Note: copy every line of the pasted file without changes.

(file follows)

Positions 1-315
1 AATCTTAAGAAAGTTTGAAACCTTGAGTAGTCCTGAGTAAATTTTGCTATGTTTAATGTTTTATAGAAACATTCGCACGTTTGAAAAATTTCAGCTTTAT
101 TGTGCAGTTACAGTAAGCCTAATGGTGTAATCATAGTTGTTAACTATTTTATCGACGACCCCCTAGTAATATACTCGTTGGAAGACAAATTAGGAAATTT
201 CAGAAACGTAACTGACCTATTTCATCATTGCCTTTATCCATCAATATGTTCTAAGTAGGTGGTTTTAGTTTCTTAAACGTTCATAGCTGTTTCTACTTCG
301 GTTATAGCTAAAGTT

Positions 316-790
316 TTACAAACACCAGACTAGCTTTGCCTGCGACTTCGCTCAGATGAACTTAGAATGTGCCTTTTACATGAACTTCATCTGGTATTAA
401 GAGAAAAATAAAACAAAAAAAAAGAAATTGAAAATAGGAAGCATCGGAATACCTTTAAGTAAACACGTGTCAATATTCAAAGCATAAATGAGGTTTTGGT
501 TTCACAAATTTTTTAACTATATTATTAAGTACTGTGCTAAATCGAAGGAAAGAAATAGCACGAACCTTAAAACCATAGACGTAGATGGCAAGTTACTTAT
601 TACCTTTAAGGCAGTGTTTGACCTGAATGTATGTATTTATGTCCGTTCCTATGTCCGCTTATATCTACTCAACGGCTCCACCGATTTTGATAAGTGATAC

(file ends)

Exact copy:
Positions 1-315
1 AATCTTAAGAAAGTTTGAAACCTTGAGTAGTCCTGAGTAAATTTTGCTATGTTTAATGTTTTATAGAAACATTCGCACGTTTGAAAAATTTCAGCTTTAT
101 TGTGCAGTTACAGTAAGCCTAATGGTGTAATCATAGTTGTTAACTATTTTATCGACGACCCCCTAGTAATATACTCGTTGGAAGACAAATTAGGAAATTT
201 CAGAAACGTAACTGACCTATTTCATCATTGCCTTTATCCATCAATATGTTCTAAGTAGGTGGTTTTAGTTTCTTAAACGTTCATAGCTGTTTCTACTTCG
301 GTTATAGCTAAAGTT

Positions 316-790
316 TTACAAACACCAGACTAGCTTTGCCTGCGACTTCGCTCAGATGAACTTAGAATGTGCCTTTTACATGAACTTCATCTGGTATTAA
401 GAGAAAAATAAAACAAAAAAAAAGAAATTGAAAATAGGAAGCATCGGAATACCTTTAAGTAAACACGTGTCAATATTCAAAGCATAAATGAGGTTTTGGT
501 TTCACAAATTTTTTAACTATATTATTAAGTACTGTGCTAAATCGAAGGAAAGAAATAGCACGAACCTTAAAACCATAGACGTAGATGGCAAGTTACTTAT
601 TACCTTTAAGGCAGTGTTTGACCTGAATGTATGTATTTATGTCCGTTCCTATGTCCGCTTATATCTACTCAACGGCTCCACCGATTTTGATAAGTGATAC